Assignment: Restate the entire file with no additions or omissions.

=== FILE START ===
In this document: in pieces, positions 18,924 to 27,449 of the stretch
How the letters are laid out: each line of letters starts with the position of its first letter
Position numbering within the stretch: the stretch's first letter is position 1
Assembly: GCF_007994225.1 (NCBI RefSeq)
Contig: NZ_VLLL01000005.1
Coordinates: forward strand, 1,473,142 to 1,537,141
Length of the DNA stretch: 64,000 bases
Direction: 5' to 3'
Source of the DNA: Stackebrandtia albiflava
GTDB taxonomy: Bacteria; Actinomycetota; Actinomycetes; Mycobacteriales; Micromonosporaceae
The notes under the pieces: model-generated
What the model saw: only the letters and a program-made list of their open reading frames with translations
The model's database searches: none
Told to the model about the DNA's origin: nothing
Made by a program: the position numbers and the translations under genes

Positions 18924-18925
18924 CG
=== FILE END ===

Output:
In this document: in pieces, positions 18,924 to 27,449 of the stretch
How the letters are laid out: each line of letters starts with the position of its first letter
Position numbering within the stretch: the stretch's first letter is position 1
Assembly: GCF_007994225.1 (NCBI RefSeq)
Contig: NZ_VLLL01000005.1
Coordinates: forward strand, 1,473,142 to 1,537,141
Length of the DNA stretch: 64,000 bases
Direction: 5' to 3'
Source of the DNA: Stackebrandtia albiflava
GTDB taxonomy: Bacteria; Actinomycetota; Actinomycetes; Mycobacteriales; Micromonosporaceae
The notes under the pieces: model-generated
What the model saw: only the letters and a program-made list of their open reading frames with translations
The model's database searches: none
Told to the model about the DNA's origin: nothing
Made by a program: the position numbers and the translations under genes

Positions 18924-18925
18924 CG